Now that most hospitals have implemented an Electronic Medical Record (EMR) System, they are having to increase their scanning capabilities exponentially. It doesn’t make much sense to only have new patient records in your EMR while the rest are in hard copy (you’re not doing this, right?). So how do you get all of those physical documents into your ridiculously expensive EMR? Scanning is your answer.
This post will cover some best practices for all of your document scanning needs. In my previous post, I discussed why it’s important to consolidate your storage vendors, which I will echo in most of my posts. As a reminder, here are the topics in the hospital document management series:
As you already know, document scanning allows your documents (primarily patient records) to be portable, searchable, and secure. They are normally “e-vaulted” or burned to DVDs for easy accessibility. Scanning also allows for workflow integration and helps your staff be more efficient.
Side note: I highly recommend scanning all of your contracts, service agreements, LOCs and anything else related to a contract into a reputable contract management software. You won’t believe how efficient your entire contracting and legal department will be once you eliminate the old school method of routing contracts to be reviewed and signed.
Back to scanning. There are two primary types of scanning: Back-scanning and day-forward scanning.
This is the scanning that I referenced in the previous post about storage. A vendor will come into your facility or warehouse and scan all of your back dated files. They will either shred them when they are scanned (highly recommended for most situations) or return them to storage. They will scan more than just paper; they will scan the X-ray films and any other images in the file.
Day-forward scanning is exactly what it sounds like. Someone scans everything that comes into your system from that day forward. Typically, a vendor will work onsite with their high-end scanning equipment. They work a standard 40 hour shift per week (more if needed), and their job is to scan all of your medical records into your system.
When pricing either of these scanning services, it is very important to be crystal clear in your RFP on what exactly you want included in the price.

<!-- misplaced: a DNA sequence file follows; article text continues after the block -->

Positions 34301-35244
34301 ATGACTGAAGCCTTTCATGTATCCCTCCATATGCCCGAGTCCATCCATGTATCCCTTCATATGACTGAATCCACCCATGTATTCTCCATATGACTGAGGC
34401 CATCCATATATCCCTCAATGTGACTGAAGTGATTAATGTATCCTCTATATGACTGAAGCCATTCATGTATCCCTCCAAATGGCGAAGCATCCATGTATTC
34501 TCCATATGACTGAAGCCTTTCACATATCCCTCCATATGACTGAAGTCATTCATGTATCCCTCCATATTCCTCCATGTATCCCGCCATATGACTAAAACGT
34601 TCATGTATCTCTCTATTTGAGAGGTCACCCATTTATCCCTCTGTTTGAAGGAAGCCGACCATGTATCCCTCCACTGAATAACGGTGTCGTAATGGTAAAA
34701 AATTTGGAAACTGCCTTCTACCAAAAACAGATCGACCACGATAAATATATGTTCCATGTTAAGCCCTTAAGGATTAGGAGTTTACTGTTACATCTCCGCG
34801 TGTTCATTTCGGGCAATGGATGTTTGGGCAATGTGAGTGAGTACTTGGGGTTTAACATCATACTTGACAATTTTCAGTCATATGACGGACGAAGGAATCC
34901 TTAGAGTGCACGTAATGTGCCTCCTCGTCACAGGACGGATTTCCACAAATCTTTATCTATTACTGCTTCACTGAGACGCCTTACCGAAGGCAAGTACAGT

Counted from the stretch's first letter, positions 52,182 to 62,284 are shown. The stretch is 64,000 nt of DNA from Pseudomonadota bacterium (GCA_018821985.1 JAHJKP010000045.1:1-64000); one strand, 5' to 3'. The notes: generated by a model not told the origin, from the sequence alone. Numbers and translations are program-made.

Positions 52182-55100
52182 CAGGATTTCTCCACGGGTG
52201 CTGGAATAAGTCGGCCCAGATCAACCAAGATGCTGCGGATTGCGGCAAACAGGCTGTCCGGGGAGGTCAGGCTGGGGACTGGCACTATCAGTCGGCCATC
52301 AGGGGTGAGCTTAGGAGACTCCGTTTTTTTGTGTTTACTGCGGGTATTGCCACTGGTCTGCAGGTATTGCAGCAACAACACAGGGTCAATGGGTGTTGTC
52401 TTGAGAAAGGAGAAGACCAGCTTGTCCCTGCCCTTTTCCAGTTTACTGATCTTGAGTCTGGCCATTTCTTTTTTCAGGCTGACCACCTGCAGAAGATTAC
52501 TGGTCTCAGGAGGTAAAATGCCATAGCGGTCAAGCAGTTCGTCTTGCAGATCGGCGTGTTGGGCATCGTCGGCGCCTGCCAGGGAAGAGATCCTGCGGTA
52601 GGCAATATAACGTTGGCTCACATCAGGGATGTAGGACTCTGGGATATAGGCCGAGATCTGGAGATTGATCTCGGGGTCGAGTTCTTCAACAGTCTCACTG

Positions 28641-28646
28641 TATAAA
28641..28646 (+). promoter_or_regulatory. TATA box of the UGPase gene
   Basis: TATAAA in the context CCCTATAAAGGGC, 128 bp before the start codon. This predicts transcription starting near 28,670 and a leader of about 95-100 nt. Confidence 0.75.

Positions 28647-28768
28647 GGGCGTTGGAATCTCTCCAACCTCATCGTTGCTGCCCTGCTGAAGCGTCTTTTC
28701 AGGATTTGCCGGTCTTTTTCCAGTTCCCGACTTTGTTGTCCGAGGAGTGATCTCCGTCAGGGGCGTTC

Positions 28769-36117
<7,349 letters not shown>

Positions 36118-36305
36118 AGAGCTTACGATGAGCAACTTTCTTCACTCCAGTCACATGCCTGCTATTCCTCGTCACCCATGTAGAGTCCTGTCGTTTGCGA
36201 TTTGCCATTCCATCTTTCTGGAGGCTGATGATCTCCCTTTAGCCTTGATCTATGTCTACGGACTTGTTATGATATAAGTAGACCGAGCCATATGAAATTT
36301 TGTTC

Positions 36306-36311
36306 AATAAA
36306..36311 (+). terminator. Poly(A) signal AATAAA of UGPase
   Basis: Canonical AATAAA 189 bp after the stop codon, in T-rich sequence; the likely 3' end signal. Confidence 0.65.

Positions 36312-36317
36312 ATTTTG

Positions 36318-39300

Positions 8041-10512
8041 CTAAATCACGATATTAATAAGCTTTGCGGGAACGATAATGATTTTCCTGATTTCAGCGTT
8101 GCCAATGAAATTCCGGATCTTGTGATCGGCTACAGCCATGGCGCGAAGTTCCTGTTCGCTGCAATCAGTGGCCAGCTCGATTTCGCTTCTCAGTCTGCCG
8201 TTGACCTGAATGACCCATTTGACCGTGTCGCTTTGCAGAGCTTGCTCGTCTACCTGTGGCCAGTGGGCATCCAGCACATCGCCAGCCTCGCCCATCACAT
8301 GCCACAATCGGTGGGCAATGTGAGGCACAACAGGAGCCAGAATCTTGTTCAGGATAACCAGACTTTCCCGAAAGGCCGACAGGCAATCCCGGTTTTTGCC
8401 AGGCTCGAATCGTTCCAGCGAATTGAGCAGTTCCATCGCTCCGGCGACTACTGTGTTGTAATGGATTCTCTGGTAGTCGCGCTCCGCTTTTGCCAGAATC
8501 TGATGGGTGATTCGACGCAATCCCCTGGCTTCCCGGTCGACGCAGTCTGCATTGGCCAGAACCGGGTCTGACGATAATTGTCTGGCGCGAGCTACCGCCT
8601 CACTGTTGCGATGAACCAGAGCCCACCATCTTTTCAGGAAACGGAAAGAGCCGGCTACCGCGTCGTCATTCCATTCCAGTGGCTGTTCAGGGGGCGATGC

You need to make sure that the document prep work, the actual scanning, and the quality assurance (QA) is being done. You also need to ensure that each page is indexed to the file and that the file is exported into your system.
If you don’t explicitly include all of those things in your RFP, you will not be able to have an apples-to-apples comparison across the responses.
If you have included all of the services listed above, then your pricing should come back with a price per image of around $.035-$.04 for back-scanning and $.06-$.11 for day-forward scanning.
Pricing is pretty straight-forward for these services, so it is pretty easy to find savings if you are paying a higher rate than I've listed in the ranges above.
Sometimes the vendors will charge a separate fee for indexing each image, so again, make sure that you are comparing the total cost per image for each vendor.
You might get questions from the vendors around your index requirements. Here are some things to think about that will vary the costs:
- The current manual filing system you are using.
- The search requirements of the end users.
- The electronic management document (EDM) type standards.
Most vendors can define an indexing schema based on what’s best for your staff, such as deciding whether your documents should be filed alphabetically, numerically, by file name, date, or any other schema.
Scanning documents is simply part of everyone's lives now. You need to make sure that you have a seamless process to get new patient records into your EMR system in the correct format. This does not have to be outsourced but if you handle this in-house then make sure that you compare your total costs compared to the above pricing. I personally feel that you need to outsource your back-scanning needs and your day-forward needs until you are all caught up and have a system in place.
Once everything is electronic, you might be ok with moving your day-forward scanning in-house as long as you can accurately complete the task for less than the outsourced vendor. But remember, you didn’t pay for any of that fancy, high-speed, OCR scanning equipment the vendor was using. Make sure to take that into consideration if you are thinking about bringing scanning in-house.
Stay Tuned: Our next post in this series will be on shredding...my favorite of the series. We will look at all of the different options, service levels, regulatory issues, and some interesting facts that you might be surprised to learn.